A Swallow Press Book
“In Spirituality and the Writer, Thomas Larson offers an astute examination of the craft and artistry needed to successfully render faith, doubt, and transcendent experience onto the page. From Thomas Merton to Annie Dillard, Cheryl Strayed to Mother Teresa, Larson defines the genre of spiritual memoir broadly, creating a powerful resource for writers, teachers, students, and anyone with an interest in spirit-seeking literature. Larson’s captivating book is both a toolbox and an inspiration.”
Dinty W. Moore, author of The Mindful Writer
“Thomas Larson is a first-rate scholar and writer. Spirituality and the Writer is a book for anyone interested in spiritual writing, as well as for anyone wishing to live a well-considered life.”
Lee Martin, author of Pulitzer Prize finalist The Bright Forever
“Reading Spirituality and the Writer is like dream-walking in the tracks of a master guide to the sublime. Larson’s inquiry into the realm of authentic spiritual writing creates a tableau of the erudite, the creative, and the spiritual. Not only will I return to this book but to every work that Larson plumbs through his expansive lens of the spiritual writer and the unmoored soul.”
Kathryn Winograd, author of Phantom Canyon: Essays of Reclamation
Praise for The Memoir and the Memoirist:
“This thoughtfully reasoned and lucidly written book delves further into the dynamics of the new memoir than anything I know of, and is sure to spark discussion, help guide would-be practitioners, and bring much–needed illumination to a vexed subject.”
Today, the surprisingly elastic form of the memoir embraces subjects that include dying, illness, loss, relationships, and self-awareness. Writing to reveal the inner self—the pilgrimage into one’s spiritual and/or religious nature—is a primary calling. Contemporary memoirists are exploring this field with innovative storytelling, rigorous craft, and new styles of confessional authorship. Now, Thomas Larson brings his expertise as a critic, reader, and teacher to the boldly evolving and improvisatory world of spiritual literature.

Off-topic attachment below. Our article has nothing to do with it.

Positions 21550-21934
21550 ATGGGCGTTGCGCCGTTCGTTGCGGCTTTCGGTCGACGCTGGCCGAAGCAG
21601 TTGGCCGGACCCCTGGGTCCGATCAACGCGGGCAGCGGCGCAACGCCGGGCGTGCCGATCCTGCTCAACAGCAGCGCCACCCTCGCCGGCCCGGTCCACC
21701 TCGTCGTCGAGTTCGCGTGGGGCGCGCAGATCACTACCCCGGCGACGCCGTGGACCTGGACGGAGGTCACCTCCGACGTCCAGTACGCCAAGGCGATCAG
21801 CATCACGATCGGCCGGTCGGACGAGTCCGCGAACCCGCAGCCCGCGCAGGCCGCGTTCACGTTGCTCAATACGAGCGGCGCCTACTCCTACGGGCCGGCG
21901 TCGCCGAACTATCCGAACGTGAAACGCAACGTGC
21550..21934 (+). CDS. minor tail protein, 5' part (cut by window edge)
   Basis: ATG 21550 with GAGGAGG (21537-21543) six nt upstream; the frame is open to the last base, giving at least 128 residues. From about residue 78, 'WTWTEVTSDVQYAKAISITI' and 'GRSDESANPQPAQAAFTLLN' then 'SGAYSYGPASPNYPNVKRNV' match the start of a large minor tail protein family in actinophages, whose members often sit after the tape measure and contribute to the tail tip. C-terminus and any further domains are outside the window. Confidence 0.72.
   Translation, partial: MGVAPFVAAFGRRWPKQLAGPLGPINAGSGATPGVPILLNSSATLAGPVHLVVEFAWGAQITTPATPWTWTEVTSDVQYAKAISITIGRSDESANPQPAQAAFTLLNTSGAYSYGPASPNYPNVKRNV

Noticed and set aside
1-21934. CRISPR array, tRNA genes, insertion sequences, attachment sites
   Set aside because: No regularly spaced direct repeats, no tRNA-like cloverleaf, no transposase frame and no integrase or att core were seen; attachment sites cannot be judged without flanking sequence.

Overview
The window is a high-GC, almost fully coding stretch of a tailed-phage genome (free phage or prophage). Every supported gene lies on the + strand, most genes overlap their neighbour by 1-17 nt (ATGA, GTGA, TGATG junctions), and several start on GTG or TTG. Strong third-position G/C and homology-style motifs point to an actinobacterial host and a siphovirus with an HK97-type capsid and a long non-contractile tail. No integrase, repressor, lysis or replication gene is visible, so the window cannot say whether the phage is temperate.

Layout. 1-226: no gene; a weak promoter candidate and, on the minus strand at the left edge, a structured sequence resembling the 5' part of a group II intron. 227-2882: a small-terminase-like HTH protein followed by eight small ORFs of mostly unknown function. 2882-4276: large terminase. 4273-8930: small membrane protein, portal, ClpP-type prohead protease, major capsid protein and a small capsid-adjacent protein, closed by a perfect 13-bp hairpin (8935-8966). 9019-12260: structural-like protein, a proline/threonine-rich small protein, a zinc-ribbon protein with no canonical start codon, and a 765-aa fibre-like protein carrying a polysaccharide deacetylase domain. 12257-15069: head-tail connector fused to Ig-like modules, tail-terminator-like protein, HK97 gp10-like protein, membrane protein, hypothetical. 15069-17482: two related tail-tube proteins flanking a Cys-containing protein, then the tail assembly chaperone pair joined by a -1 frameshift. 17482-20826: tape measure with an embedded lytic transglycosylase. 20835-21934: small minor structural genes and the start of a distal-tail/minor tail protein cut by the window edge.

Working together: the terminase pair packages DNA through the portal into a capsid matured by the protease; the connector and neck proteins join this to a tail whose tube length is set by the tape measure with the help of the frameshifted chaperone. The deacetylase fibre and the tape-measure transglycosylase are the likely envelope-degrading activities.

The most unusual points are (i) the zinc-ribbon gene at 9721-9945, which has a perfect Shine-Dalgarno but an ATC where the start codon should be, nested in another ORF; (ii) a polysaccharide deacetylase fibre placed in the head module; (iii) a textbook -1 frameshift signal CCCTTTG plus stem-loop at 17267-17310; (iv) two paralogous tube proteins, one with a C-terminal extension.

In his book-length essay Spirituality and the Writer, Larson surveys the literary insights of authors old and new who have shaped religious autobiography and spiritual memoir—from Augustine to Thomas Merton, from Peter Matthiessen to Cheryl Strayed. He holds them to an exacting standard: they must render transcendent experience in the writing itself. Only when the writer’s craft prevails can the fleeting and profound personal truths of the spirit be captured. Like its predecessor, Larson’s The Memoir and the Memoirist, Spirituality and the Writer will find a home in writing classrooms and book groups, and be a resource for students, teachers, and writers who seek guidance with exploring their spiritual lives.
Thomas Larson is a critic, memoirist, and essayist and the author of three books: The Sanctuary of Illness: A Memoir of Heart Disease, The Saddest Music Ever Written: The Story of Samuel Barber’s “Adagio for Strings,” and The Memoir and the Memoirist: Reading and Writing Personal Narrative. For twenty years, he has been a staff writer for the San Diego Reader. More info →
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The memoir is the most popular and expressive literary form of our time. Writers embrace the memoir and readers devour it, propelling many memoirs by relative unknowns to the top of the best-seller list. Writing programs challenge authors to disclose themselves in personal narrative. Memoir and personal narrative urge writers to face the intimacies of the self and ask what is true.
In a fascinating work of religious history and cultural inquiry, Hatfield brings to life the true story of a nineteenth-century farmer-spiritualist, Jonathan Koons, whom thousands traveled to Ohio to see. As heirs to the second Great Awakening, he and his followers were part of a larger, uniquely American moment that still marks the culture today.
In a thoughtful, humorous voice born of Appalachian storytelling, Childers brings to life family tales that affected the entire region to make sense of her personal journey and find the joy and clarity that often emerge after the earth shakes terribly beneath us.
When Deborah Gold and her husband signed up to foster parent in their rural mountain community, they did not foresee that it would lead to a roller-coaster fifteen years of involvement with a traumatized yet resilient birth family. They fell in love with Michael (a toddler when he came to them), yet they had to reckon with the knowledge that he could leave their lives at any time. In Counting Down, Gold tells the story of forging a family within a confounding system.